Increase The Efficiency Of Your Air Conditioner
By Jackie Kent
If you have ever spent the summer in Wichita Falls, Texas, or just the month of August in Sacramento, you appreciate your central air conditioner. Summer in any part of the world can be brutal, save the poles, without some kind of cooling system. There are easy tricks you can employ that will increase the efficiency of your central air conditioning system, increase the cooling factor, decrease the temperature within your home and lower your power usage, which will in turn lower your electric bill.
First and foremost, just using common sense will save you a ton of money. If the temperature cools off in the evening, turn your air conditioner off and open windows. Letting the cool air in will work to cool your home in two ways. Thermal mass such as furniture and the structure of your house itself holds heat in and will release it into the air. Cooling the large structures by utilizing the outdoor temperatures will decrease the time the air conditioner needs to run and when it is on, comfortable temperatures will be reached more quickly. Before the temperature begins to rise and when the sun shines, closing the windows and covering them, will keep the cool temperatures comfortable longer. Using the air conditioner only when the temperatures begin to rise inside the home will save money.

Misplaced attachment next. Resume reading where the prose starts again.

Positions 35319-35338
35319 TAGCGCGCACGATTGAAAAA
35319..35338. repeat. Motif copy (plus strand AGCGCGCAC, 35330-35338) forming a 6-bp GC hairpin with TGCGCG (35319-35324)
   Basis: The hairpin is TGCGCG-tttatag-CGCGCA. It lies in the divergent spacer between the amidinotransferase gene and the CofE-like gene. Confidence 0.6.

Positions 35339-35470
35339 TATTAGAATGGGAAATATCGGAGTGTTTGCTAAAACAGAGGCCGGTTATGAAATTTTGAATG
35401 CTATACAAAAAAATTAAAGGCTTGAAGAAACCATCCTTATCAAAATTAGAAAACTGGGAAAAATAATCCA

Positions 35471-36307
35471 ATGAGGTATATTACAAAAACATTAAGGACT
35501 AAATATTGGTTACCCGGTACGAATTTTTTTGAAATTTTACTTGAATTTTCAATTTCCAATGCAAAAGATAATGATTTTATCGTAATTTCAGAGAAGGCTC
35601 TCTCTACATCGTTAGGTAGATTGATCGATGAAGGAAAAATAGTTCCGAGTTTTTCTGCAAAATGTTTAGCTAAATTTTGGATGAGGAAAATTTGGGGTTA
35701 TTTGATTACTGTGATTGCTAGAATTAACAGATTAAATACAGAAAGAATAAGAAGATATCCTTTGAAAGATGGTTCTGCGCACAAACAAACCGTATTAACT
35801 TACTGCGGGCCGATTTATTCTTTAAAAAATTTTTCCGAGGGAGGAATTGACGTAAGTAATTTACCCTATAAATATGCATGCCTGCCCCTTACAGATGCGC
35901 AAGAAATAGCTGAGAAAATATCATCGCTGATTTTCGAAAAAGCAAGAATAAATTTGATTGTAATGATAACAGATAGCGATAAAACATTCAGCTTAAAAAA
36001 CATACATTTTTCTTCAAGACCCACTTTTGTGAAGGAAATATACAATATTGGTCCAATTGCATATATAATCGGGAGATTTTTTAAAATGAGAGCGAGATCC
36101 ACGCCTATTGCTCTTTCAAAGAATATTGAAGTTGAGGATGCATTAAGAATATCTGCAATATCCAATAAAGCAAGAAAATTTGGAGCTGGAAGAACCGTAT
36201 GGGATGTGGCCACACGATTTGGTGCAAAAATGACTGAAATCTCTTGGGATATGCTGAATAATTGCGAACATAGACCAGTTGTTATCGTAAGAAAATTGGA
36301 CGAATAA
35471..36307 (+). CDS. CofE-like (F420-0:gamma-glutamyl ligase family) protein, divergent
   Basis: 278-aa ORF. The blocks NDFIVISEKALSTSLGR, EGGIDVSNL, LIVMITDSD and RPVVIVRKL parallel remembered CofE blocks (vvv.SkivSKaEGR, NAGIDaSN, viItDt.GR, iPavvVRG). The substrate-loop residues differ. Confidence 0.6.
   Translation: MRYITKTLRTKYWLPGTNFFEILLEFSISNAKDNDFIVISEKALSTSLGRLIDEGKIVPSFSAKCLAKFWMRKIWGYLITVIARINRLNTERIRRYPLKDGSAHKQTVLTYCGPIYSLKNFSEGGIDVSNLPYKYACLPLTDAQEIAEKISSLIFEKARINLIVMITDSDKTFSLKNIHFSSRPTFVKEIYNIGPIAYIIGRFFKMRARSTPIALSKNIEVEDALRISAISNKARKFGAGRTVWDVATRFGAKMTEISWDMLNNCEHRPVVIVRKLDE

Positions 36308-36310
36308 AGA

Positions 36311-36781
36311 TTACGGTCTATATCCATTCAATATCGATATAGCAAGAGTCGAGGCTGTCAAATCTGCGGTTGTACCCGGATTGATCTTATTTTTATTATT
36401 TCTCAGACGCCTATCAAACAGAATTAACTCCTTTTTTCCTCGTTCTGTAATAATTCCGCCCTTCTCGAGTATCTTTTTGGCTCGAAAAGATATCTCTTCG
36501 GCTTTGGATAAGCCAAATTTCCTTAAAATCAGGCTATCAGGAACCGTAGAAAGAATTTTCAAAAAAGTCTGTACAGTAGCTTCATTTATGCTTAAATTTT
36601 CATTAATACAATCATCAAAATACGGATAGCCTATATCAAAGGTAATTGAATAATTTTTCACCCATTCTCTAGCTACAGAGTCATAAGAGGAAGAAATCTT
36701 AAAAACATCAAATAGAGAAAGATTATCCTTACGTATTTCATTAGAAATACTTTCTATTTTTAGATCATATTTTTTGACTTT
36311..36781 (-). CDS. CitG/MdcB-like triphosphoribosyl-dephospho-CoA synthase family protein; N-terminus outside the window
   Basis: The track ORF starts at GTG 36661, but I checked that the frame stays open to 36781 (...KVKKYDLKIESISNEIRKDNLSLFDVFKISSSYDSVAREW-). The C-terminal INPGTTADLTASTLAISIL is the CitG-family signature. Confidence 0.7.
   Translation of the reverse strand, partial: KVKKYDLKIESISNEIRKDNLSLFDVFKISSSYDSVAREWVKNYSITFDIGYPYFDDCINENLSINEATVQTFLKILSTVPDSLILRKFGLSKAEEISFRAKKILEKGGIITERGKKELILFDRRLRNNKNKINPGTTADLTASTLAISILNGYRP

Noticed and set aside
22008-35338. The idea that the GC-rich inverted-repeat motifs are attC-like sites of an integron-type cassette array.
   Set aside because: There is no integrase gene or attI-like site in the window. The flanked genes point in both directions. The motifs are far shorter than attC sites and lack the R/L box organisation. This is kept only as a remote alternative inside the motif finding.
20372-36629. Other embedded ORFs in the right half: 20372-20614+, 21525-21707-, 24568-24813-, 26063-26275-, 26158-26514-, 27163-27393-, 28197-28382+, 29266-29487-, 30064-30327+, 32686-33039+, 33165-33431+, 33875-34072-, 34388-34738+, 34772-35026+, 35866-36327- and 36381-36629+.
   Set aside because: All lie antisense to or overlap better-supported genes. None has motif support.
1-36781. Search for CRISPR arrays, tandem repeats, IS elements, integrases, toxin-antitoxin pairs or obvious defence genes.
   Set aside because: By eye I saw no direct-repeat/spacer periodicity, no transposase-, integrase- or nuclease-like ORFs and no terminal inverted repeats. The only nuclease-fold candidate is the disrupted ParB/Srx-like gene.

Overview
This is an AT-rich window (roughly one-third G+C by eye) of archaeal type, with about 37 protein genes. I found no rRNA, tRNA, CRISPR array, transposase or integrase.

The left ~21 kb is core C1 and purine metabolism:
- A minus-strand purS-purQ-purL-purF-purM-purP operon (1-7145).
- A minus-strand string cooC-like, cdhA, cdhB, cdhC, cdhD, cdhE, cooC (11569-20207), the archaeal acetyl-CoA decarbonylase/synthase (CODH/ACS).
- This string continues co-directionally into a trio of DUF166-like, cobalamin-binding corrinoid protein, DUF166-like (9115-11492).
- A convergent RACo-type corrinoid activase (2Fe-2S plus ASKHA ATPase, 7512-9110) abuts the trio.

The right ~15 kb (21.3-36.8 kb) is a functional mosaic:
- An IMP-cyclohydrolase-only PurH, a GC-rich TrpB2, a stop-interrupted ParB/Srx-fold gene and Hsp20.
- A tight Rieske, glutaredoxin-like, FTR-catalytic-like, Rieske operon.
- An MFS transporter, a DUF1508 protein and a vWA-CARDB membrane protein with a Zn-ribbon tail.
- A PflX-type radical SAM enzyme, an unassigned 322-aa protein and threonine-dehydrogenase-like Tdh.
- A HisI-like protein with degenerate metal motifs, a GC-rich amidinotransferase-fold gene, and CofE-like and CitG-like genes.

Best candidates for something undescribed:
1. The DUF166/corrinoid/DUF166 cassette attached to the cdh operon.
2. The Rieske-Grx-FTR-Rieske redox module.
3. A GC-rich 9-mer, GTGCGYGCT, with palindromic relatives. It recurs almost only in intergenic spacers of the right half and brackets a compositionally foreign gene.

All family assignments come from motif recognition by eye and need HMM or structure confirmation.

Utilizing ceiling fans in each room used in your home will make the air feel cooler and decrease the need for lower temperatures to be obtained by the air conditioner. Make sure your fans are newer and low energy users.
Close the air conditioner vents in the rooms not used in your homes. If your dining room is rarely used, or you have spare bedrooms, close those vents. Only the rooms used daily should be cooled.
Make sure your home is well insulated; drafts are just as uneconomical in the summer as they are in the winter. Use insulated drapes, especially on southern facing windows. Keep them closed during the day.
These simple tips will keep your home cooler and use less energy, equaling lower energy bills.
About the Author: Jackie Kent is a homeowner, mother and author. More of her articles can be found at Central Air Units